Friday, March 15, 2013

Printable Motorcycle Parts Update

I finally got my headlight housing finished well enough to temporarily mount on my bike.  It is still a work in progress, but I thought I'd share what I have done.  The housing is the same as in the previous post, but the mounts for it are new.  The fork attachment is a new printed piece that straps on and holds the both the turn signals and polycarbonate brackets for the headlight.
Looks a little better all mounted up!
Next up on my to do list is finishing up the footpegs.  I have a new design that will be easier to cast, and I printed with PLA, which will be easier and cleaner to burn out.  Hopefully this weekend will have enough hours for me to get that happening! Otherwise, it will have to wait a little longer.

Wednesday, February 27, 2013

3d Printable Motorcycle Parts!

Browsing craigslist can be a lesson in frustration, going through endless pages looking at items you don't want or need, just hoping to find something, anything really, that is worth purchasing.  Recently I had the good fortune of finding what is more or less my dream motorcycle, the Honda CB600F.

Of course, what made this post special was that the bike had been dropped a bit so all the pretty plastic bits of the bike were cracked and scratched up, but mechanically it was quite sound.  For me, this means a cheap price, and the opportunity to customize every piece of my bike without worrying about messing up the design work of a motorcycle in new condition.  This project has afforded me the opportunity to try a few techniques that I've been interested in, such as laser kerf bending and 3d printed investment metal castings.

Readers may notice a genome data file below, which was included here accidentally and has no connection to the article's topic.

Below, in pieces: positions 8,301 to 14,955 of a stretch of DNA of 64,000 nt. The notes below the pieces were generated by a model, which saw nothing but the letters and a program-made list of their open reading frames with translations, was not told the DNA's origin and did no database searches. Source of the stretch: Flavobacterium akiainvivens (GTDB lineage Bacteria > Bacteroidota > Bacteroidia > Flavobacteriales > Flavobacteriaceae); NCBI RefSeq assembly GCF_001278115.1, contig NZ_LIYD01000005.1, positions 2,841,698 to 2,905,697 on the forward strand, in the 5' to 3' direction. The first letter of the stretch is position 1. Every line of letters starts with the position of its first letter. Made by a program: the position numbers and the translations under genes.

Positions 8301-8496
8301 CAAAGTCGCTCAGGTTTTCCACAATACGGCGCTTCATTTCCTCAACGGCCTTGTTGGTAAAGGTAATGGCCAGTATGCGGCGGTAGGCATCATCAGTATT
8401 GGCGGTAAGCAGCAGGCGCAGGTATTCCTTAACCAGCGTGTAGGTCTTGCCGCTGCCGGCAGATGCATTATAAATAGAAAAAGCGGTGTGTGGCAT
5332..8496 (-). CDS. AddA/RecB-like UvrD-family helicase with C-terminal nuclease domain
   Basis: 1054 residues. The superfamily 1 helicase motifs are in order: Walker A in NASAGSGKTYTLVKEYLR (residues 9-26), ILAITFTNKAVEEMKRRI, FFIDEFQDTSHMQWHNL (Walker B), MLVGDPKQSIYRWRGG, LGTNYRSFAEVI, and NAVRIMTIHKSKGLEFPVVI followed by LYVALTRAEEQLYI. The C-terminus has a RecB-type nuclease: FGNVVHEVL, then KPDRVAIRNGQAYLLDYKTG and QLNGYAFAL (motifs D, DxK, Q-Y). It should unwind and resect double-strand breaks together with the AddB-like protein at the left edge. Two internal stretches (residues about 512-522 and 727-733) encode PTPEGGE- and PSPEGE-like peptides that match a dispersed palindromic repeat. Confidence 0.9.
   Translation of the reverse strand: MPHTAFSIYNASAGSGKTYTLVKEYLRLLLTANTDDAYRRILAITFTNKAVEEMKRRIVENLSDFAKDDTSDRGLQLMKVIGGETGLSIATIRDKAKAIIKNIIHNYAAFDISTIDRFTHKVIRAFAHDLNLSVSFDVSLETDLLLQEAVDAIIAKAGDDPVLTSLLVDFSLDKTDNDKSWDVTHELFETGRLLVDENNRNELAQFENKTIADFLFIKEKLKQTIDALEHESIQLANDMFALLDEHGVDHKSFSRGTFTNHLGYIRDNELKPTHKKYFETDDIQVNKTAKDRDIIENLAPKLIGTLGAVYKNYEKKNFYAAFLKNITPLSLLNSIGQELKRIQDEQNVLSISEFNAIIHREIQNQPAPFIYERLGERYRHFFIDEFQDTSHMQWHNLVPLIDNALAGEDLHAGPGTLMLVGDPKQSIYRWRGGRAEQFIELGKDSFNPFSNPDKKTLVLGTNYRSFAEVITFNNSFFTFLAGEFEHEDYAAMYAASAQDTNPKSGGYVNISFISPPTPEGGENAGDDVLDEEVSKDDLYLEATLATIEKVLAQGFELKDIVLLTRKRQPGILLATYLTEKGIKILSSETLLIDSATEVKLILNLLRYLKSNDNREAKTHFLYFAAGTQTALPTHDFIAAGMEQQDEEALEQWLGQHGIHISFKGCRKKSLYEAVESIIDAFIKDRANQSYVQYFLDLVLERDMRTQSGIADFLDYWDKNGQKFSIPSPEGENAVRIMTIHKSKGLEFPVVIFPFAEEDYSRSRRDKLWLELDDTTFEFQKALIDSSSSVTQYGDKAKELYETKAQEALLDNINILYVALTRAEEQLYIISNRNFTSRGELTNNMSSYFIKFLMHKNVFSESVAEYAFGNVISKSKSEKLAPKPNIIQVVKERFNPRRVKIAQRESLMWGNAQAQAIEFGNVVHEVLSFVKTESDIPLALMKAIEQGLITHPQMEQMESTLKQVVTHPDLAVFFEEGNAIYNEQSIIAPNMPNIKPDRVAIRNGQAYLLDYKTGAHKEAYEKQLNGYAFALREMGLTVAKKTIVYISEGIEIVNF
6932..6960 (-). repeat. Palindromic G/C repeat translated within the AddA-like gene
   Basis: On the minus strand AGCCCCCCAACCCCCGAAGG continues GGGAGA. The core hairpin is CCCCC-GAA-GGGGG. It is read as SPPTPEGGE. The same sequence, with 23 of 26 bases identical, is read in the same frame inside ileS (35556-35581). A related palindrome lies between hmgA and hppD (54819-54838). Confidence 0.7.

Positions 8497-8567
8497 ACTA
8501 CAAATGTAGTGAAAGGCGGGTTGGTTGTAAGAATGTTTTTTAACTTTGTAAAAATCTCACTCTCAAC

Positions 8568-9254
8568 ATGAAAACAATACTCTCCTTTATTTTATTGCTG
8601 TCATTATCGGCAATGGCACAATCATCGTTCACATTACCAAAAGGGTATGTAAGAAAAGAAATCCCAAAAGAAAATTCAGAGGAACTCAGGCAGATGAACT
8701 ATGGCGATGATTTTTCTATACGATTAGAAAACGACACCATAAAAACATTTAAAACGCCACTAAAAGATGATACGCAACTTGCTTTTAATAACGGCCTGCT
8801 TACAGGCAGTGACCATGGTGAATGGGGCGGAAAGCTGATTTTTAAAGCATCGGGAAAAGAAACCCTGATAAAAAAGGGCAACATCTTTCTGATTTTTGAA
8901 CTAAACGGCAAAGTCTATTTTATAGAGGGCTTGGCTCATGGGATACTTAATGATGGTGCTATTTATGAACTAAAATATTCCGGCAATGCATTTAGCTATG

One of the first things I did when getting the bike, is take apart the broken headlight.

Cracked plastic housing

Bent and scratched mounting ring

I immediately took the bare headlight and started trying to mount it with laser-cut pieces.

This is a good start, but the light is aimed up, and it doesn't stay straight.

I tried bending the top mount down with laser-kerf, it worked a little better.

While thinking about the headlight project, I decided to get some 3d printed parts started.  First, I made some brackets to mount my blinkers to my forks.

After taking this photo, I realized I really need to paint these.

I also decided at this point that my headlight needed to be mounted from the sides, which is a problem because the headlight itself has mounting tabs on the top and bottom.... what to do? Hmm...

This ought to work!

Yep, that'll fit.  Just need to make mounting brackets.

I am also working on casting some aluminum foot pegs for this machine.  My technique involves 3d printed parts (surprise!) and investment casting.  I need to refine my setup, and I think these foot pegs should be great practice, especially because I won't consider my technique correct until my foot pegs are safe to use.  

The 3d model looks decent.

Test fit of the printed part is promising!

And... Fail.

I just felt like sharing it because I am quickly accumulating a lot of photos, I apologize for having no conclusion at this point.  I will be posting more updates in the coming weeks (hopefully with fewer fails), thanks for reading! 

Sunday, January 29, 2012